Beware of Revenue Neutrality

July 4th, 2011 at 4:09 pm

This is what I thought might happen:

Republicans make sounds like they’re agreeing to revenues in the budget deal, but then take it all back with two little words: revenue neutral.

Republican Sens  McCain and Cornyn made news over the weekend by suggesting they’d be open not to higher tax rates, but to closing some tax loopholes and thus raising some revenue.  President Obama and the D’s have been hammering pretty hard on this, focusing on tax breaks for private jets, oil companies, and hedge fund managers.

But according to the reports, Cornyn at least has been saying these changes have to be revenue neutral, meaning any revenue gained from closing a loophole has to be given back through lower tax rates.  In other words, no revenues for deficit reduction, and thus no real contribution to the budget negotiations.

Democrats insisting on revenues in the deal can’t accept this.  In fact, a deal that has trillions in spending cuts “balanced” against a few hundred billion in revenues through a few loophole closures isn’t much of a deal at all.

As I show here, there is real money available through ending these tax breaks.  If that’s where the deal takes us, let’s really go there.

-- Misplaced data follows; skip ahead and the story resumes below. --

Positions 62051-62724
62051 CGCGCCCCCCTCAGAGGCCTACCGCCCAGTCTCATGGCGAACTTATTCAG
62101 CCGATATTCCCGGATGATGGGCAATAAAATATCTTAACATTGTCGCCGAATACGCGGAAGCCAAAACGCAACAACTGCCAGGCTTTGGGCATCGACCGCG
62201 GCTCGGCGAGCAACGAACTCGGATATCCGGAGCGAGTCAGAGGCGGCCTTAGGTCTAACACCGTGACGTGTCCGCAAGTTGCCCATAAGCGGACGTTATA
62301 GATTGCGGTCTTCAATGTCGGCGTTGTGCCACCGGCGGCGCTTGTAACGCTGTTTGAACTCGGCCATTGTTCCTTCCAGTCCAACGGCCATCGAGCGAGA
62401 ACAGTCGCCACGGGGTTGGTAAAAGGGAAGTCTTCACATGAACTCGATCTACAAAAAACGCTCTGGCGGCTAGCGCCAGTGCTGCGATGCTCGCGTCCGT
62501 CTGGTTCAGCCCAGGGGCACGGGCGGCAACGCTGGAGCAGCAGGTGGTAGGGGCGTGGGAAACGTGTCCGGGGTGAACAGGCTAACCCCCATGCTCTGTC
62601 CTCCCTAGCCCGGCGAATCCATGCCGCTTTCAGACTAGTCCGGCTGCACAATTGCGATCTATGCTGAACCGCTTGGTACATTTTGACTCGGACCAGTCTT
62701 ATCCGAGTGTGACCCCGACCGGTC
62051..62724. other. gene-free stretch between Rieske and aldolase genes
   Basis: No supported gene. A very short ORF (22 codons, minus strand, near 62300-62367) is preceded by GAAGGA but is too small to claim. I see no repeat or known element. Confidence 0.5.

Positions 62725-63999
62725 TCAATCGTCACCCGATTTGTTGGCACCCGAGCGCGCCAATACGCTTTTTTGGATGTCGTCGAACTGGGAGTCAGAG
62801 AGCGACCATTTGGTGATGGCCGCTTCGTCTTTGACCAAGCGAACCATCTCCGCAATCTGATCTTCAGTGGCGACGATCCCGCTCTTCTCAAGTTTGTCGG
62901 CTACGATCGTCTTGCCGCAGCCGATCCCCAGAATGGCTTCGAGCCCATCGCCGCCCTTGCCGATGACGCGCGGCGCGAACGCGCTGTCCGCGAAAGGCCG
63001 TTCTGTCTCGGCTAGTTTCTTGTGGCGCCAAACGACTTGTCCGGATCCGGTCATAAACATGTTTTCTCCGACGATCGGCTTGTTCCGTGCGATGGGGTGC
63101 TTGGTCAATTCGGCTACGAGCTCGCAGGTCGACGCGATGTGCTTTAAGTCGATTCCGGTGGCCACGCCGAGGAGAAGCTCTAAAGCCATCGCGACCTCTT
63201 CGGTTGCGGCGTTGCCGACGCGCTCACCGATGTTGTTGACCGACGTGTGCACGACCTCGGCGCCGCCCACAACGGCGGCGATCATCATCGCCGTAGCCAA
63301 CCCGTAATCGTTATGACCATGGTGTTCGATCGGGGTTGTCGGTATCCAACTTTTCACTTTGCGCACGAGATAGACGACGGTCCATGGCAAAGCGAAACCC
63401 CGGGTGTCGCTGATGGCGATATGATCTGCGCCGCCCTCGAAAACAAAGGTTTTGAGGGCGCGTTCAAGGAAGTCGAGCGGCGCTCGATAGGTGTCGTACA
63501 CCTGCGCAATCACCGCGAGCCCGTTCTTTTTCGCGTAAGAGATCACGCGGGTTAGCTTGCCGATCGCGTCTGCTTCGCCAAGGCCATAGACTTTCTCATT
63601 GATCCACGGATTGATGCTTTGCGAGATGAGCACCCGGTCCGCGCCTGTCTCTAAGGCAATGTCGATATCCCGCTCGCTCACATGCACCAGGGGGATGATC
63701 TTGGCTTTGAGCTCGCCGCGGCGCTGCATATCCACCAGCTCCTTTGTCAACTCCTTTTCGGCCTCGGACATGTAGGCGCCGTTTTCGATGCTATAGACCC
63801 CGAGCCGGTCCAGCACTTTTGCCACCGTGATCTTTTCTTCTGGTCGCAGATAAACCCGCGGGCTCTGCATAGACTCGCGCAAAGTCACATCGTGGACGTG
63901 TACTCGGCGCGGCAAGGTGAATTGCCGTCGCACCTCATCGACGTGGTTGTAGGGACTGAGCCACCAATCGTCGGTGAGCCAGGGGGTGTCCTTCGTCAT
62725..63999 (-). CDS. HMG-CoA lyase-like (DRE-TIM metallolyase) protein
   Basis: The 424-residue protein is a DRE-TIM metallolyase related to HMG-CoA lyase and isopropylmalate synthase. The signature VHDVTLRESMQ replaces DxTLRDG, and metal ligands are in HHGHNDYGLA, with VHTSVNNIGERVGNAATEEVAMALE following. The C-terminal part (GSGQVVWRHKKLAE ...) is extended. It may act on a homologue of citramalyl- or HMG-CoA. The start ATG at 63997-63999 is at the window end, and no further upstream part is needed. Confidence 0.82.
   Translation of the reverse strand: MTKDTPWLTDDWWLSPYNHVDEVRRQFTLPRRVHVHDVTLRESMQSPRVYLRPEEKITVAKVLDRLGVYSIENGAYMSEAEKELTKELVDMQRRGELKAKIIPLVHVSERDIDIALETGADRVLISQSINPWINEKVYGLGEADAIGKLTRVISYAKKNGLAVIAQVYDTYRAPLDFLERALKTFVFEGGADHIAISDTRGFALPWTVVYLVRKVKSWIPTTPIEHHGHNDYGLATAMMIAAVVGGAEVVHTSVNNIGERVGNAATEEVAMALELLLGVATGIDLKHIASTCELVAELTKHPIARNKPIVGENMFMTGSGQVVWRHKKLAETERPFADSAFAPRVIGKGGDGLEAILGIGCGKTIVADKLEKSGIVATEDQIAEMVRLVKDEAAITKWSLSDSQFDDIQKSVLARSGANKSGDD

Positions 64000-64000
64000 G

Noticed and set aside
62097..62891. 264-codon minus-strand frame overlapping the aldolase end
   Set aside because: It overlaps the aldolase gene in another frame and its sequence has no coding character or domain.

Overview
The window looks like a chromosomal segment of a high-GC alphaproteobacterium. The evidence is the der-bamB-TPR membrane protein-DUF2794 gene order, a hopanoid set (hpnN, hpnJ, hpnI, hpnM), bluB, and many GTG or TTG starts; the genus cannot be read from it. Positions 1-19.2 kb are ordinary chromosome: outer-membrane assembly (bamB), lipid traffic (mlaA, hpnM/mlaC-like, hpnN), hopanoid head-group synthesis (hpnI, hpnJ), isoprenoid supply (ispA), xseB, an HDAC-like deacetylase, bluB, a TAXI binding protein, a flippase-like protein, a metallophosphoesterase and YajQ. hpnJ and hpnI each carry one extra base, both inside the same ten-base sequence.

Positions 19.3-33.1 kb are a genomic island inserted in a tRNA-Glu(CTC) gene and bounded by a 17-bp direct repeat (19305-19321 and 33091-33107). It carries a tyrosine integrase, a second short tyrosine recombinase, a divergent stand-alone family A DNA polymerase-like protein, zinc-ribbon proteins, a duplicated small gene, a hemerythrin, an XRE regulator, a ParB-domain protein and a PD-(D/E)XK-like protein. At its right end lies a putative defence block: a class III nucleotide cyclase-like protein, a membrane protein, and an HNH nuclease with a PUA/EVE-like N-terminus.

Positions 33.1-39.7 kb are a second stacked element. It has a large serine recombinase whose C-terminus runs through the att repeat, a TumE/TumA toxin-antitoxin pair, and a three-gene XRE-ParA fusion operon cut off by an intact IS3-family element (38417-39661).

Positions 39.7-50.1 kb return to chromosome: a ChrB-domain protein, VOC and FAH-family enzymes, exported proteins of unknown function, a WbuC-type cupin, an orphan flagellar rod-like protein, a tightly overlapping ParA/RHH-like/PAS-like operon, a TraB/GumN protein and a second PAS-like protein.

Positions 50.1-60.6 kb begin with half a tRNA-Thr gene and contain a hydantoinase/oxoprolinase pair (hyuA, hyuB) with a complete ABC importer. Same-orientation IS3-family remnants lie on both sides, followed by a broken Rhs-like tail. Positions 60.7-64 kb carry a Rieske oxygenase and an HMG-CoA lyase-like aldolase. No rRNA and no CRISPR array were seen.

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3 comments in reply to "Beware of Revenue Neutrality"

  1. Tyler says:

    John Cornyn is not an honest broker. He, like the rest of his party, is using the debt ceiling to advance his ideology. Lower taxes to balance the budget? What’s next, privatizing Medicare to save it?

    These people need to be put out of power for good. 2012 needs to be a wave election for liberals.

    • Michael says:

      There’d have to be a pretty impressive wave of Dem primaries first for that to be true.

  2. Michael Shaw says:

    Whatever “deal” both party’s arrive at, you can be sure it will not benefit the bulk of most Americans. If democrats save what’s left of the New Deal they will lose a whole lot of corporate campaign finance. If they do not protect these programs they will lose a whole lot of votes. Either way Wall Street wins because there is no third party alternative running for president. Even Nader is sick of trying to run, fighting both democrats and republicans to get on state ballots, only to find people who asked him to run once again voting for the “lesser” of two evils. Once there might have been some validity to doing that and perhaps there still is concerning those 80 or so democratic house members who voted for the People’s Budget, but the rest of them are all in Wall Streets pockets so how on earth will “We the People” ever get a fair deal from either party? I see Obama breaking his promise while explaining how this was the best deal he could get. Well I won’t buy it and neither will millions of his constituents. Either Obama will win from the absurdity of his republican rivals, or one of the GOP’s worse fruitcakes will win. We will lose, as will this once great but now corporately controlled nation.